“Myth and story, telling and retelling, the claiming of an indigenous history and also a dislocation from that history form a thematic crux in this gorgeous text.”
American Poets Continuum #123
BOA Editions, Ltd., 2010
In her book Diwata, Barbara Jane Reyes frames her poems between the Book of Genesis creation story and the Tagalog creation myth, placing her work somewhere culturally between both traditions. Also setting the tone for her poems is the death and large shadow cast by her grandfather, a World War II veteran and Bataan Death March survivor, who has passed onto her the responsibility of remembering. Reyes’ voice is grounded in her community’s traditions and histories, despite war and geographical dislocation.
From National Book Critics Circle: “Diwata as a mythological invocation takes the reader back to pre-colonial Philippines when the belief in these god and goddesses shaped the everyday lives on the Southeast Asian archipelago. They have now become your muses as you reach toward this cultural legacy to shape a distinct postmodern poetics in which you don’t simply erase colonial history- you build with that narrative as well.”
“Reyes has accomplished a masterpiece by conjuring and weaving the dialectics and elements of Malakas and Magandá – a Filipina poetics of the strong and beautiful. This alone merits praise. In majestic prose and deep story, in rhythmic caesura and hunter woman voices, in genius image brushwork and long and short line archipelago, we learn lessons for the 21st Century: that colonial invasion, the horror of cultural dismemberment, is not exhaustive: Asia, the Philippines, Manila spirit, all of us – can rebuild and continue in América, in many ways become whole again, by the alma and ceremonias, the tellings kept for centuries and beautifully recast in this book. I was mesmerized by the true Diwata that lives in these pages. Diwata – she instructs us, lures us, takes us deep into her jeweled river, then breathes into us our Creation Story – one we thought we could no longer remember, write, speak, or call our own.” —Juan Felipe Herrera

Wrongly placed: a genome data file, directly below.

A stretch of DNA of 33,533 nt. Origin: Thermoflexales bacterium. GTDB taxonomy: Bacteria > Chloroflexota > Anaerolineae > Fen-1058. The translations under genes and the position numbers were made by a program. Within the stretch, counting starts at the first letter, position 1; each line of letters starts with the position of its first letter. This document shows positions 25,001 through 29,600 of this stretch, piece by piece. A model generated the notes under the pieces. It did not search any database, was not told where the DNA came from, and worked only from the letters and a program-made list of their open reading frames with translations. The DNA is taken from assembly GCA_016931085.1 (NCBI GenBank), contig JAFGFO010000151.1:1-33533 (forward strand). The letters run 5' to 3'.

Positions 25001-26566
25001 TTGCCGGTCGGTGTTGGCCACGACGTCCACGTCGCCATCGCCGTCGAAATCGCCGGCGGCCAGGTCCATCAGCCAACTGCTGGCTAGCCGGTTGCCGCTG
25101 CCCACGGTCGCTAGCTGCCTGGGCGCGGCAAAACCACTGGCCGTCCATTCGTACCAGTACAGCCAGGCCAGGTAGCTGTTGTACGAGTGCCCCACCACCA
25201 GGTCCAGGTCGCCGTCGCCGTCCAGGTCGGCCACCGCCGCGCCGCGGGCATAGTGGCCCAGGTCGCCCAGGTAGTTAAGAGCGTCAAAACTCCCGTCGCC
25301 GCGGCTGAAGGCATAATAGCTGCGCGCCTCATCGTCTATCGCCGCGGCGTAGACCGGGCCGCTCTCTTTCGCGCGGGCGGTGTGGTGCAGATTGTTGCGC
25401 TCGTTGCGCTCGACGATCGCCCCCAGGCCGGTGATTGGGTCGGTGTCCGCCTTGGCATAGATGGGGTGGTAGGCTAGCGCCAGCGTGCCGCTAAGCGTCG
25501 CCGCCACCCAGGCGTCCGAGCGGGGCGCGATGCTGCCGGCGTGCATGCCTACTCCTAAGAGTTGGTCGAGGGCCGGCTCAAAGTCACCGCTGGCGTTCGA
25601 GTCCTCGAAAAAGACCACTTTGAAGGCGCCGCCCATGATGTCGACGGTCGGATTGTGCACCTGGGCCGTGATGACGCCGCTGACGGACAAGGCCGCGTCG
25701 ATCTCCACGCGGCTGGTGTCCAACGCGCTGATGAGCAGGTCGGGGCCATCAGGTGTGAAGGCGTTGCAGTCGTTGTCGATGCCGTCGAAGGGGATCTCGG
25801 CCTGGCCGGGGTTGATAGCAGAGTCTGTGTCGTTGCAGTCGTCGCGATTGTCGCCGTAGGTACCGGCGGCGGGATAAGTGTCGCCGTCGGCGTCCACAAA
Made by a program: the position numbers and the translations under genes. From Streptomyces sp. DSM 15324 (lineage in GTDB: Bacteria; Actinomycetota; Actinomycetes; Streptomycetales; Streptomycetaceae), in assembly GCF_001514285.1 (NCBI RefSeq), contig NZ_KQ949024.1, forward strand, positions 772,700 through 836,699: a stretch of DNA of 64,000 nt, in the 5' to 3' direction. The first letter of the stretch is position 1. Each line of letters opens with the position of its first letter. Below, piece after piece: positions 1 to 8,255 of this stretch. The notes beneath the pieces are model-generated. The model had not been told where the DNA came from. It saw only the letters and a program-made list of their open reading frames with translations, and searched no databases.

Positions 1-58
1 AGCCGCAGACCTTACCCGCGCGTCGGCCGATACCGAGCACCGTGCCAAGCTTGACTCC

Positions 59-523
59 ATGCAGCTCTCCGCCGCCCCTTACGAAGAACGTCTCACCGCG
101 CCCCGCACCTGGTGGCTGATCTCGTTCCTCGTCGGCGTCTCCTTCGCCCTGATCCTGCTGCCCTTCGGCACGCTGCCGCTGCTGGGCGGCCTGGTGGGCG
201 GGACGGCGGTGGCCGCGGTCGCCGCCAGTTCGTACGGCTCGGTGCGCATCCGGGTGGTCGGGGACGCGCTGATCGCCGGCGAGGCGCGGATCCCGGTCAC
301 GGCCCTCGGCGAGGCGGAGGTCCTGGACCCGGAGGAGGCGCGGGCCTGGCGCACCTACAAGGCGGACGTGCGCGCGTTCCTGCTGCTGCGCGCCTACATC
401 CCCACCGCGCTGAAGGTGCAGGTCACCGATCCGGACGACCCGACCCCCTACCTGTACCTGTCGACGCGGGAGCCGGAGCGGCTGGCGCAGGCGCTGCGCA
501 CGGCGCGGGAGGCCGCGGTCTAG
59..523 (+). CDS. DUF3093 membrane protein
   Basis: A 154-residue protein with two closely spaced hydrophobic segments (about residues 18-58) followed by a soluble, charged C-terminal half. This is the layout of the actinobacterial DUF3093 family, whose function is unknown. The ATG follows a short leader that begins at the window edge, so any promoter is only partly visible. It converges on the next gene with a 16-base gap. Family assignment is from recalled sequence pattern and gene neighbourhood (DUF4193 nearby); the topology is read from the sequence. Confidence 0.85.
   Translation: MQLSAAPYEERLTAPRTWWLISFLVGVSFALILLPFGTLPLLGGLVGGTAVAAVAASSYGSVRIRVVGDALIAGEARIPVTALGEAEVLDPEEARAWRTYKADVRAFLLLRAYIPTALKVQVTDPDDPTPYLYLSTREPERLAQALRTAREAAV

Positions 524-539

“Triumphant and plaintive, Diwata is a living document, offering both succor and claws.” — Rain Taxi
“Myth and story, telling and retelling, the claiming of an indigenous history and also a dislocation from that history form a thematic crux in this gorgeous text.” — American Poet